The officials have combined LREI and other government schemes in a way to maximise benefit for the local population. “For solar water heater under National Solar Mission, we provide a capital subsidy of 60 percent upto 100 LPD (litres per day) capacity,” says Arif Kakpori, project engineer. “And for above 100 LPD capacities, 50 percent subsidy for domestic and 40 percent subsidy for commercial establishments is provided under LREI.”

For govt. buildings and hospitals, there is a provision for subsidy upto 90%.

The response has been tremendous particularly in hot water systems. LREDA has commissioned more than 6,000 sq m of panels (50 percent in domestic and 50 percent in commercial) in this type.

The present installed capacity of solar water heating in Ladakh presently amounts to 6 lakh LPD. Work is progressing on number of such systems with the capacities ranging from 100-3000 LPD. By the end of 2013, LREDA hopes to increase the water heating capacity to 10 lakh LPD.

Solar based cooking has been another focus area for LREI. For ages Ladakhis have been using scarce firewood to cook their meals. Firewood has its own health and environmental problems. The provision of cooking gas and electricity is grossly insufficient.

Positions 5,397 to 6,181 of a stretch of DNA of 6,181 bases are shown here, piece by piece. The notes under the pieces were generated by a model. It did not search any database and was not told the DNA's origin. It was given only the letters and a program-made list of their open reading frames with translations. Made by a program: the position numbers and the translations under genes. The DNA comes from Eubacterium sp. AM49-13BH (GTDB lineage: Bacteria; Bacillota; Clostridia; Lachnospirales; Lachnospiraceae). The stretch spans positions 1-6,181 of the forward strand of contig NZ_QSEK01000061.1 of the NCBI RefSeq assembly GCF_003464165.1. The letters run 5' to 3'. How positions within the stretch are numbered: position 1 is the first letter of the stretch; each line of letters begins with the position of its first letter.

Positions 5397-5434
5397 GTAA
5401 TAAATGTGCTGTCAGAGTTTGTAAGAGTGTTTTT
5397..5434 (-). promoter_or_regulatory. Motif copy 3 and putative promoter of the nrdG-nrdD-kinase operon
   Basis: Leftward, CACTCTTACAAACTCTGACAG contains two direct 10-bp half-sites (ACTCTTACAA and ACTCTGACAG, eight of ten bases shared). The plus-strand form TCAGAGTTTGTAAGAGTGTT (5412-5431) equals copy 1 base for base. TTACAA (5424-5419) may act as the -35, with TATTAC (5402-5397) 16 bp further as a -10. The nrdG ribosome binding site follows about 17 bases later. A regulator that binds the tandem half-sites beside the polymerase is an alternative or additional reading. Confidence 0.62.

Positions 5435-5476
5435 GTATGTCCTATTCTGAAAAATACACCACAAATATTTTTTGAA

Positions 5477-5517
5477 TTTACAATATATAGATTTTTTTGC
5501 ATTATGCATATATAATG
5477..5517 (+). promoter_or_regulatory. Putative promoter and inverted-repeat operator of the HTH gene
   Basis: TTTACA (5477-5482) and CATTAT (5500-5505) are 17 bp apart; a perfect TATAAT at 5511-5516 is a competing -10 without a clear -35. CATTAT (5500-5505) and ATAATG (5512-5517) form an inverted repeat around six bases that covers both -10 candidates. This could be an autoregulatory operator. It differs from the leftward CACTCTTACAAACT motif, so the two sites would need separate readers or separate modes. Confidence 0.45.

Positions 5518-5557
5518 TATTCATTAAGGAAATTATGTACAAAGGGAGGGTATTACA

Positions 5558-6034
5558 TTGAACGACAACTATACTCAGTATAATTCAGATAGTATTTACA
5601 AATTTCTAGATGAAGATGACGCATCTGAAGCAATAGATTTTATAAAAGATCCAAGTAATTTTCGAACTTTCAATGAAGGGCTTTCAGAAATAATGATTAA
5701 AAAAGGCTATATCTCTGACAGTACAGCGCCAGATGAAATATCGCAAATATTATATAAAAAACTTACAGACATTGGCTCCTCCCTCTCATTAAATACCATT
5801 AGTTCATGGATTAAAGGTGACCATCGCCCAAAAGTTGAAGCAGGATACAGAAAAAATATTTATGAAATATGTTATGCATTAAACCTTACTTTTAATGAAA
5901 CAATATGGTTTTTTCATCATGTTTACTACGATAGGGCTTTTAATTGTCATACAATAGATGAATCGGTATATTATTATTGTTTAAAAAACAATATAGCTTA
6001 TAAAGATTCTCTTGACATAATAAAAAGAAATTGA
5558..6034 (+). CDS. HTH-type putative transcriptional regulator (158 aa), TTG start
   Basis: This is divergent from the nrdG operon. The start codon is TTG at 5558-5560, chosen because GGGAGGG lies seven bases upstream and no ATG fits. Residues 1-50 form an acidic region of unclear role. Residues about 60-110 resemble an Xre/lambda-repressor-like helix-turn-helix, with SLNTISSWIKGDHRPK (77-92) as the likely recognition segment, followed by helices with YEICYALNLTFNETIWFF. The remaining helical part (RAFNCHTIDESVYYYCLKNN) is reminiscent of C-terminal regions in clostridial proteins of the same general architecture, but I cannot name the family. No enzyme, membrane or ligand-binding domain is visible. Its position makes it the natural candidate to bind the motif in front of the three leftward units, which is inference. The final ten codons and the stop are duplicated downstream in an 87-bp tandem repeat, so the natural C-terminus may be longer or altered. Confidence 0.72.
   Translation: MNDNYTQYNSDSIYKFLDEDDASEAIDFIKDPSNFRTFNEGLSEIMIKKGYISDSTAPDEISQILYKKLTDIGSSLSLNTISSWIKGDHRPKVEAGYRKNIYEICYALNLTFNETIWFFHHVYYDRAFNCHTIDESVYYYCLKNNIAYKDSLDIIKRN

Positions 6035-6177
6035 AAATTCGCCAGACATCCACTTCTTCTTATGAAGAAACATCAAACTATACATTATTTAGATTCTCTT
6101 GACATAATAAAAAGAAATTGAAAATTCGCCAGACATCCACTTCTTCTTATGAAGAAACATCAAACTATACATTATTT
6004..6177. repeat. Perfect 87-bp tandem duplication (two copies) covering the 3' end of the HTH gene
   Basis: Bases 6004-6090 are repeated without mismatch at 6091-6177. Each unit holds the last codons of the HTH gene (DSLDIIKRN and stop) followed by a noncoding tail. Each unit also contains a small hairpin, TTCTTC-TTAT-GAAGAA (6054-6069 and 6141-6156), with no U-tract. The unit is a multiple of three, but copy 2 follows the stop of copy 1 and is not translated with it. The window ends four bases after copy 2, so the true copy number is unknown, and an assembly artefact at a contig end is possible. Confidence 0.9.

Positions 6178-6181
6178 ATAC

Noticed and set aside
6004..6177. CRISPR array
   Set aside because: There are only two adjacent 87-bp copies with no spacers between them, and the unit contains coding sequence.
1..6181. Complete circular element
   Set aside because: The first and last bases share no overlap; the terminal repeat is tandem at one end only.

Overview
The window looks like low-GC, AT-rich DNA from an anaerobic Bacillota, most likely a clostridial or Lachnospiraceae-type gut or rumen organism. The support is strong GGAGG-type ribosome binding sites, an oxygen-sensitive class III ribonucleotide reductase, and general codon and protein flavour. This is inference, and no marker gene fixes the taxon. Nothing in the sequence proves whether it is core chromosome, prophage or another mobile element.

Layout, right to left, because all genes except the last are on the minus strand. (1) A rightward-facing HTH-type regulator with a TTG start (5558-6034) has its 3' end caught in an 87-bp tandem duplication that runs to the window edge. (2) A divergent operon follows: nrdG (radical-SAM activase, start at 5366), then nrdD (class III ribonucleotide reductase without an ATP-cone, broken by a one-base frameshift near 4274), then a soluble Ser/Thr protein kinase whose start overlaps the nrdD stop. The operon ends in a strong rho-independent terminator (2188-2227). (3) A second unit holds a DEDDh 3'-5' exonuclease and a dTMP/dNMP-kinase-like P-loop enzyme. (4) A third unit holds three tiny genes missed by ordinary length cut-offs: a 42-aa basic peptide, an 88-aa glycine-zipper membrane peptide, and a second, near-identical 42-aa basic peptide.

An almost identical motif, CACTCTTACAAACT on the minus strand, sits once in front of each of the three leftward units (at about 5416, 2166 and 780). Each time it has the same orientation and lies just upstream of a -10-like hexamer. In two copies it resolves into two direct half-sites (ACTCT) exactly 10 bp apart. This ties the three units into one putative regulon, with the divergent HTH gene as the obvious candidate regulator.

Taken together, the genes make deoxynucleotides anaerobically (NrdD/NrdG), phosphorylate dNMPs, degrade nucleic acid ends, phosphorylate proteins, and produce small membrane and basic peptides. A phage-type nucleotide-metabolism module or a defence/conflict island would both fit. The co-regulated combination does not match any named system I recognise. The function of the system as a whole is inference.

LREDA has been systematically working to introduce solar dish cookers to homes. LREI provides a subsidy of Rs 3,000/ sq m of solar dish cookers.

Not only domestic, but solar cookers have made inroads in number of commercial and educational institutes too.

The Students' Educational and Cultural Movement of Ladakh (SECMOL) campus in Leh is fully solar.

Four arrays of 16-24 panels each generate electricity for lighting, computers and TVs. The campus has two solar cookers and an indigenously developed low tech water heater for bathing.

Jawaharlal Navodaya Vidyalay is another success story which uses 15 solar cookers to provide 600 meals per day to its students. LREDA has commissioned more than 2,000 sq mt of dish cooker area and more is in the offing.

In case of water heating alone, LREDA estimates the solar thermal systems are saving 500,000 liters of kerosene annually. The solar cookers save an additional 16,000 tonnes of scarce firewood per year.

As the awareness is increasing, so is the demand. In the next two years LREDA is hopefull of commissioning 25 concentrated solar power (CSP) steam cooking plants, 10,000 solar dish cookers and 1,000 solar food dryers, under various schemes.

The cost factor has also played a vital role in popularising the solar energy in Ladakh. Authorities have ensured that the cost of products like durable lights should be affordable to villagers. On the other hand the rising fuel cost has made the renewable energy more profitable for government too.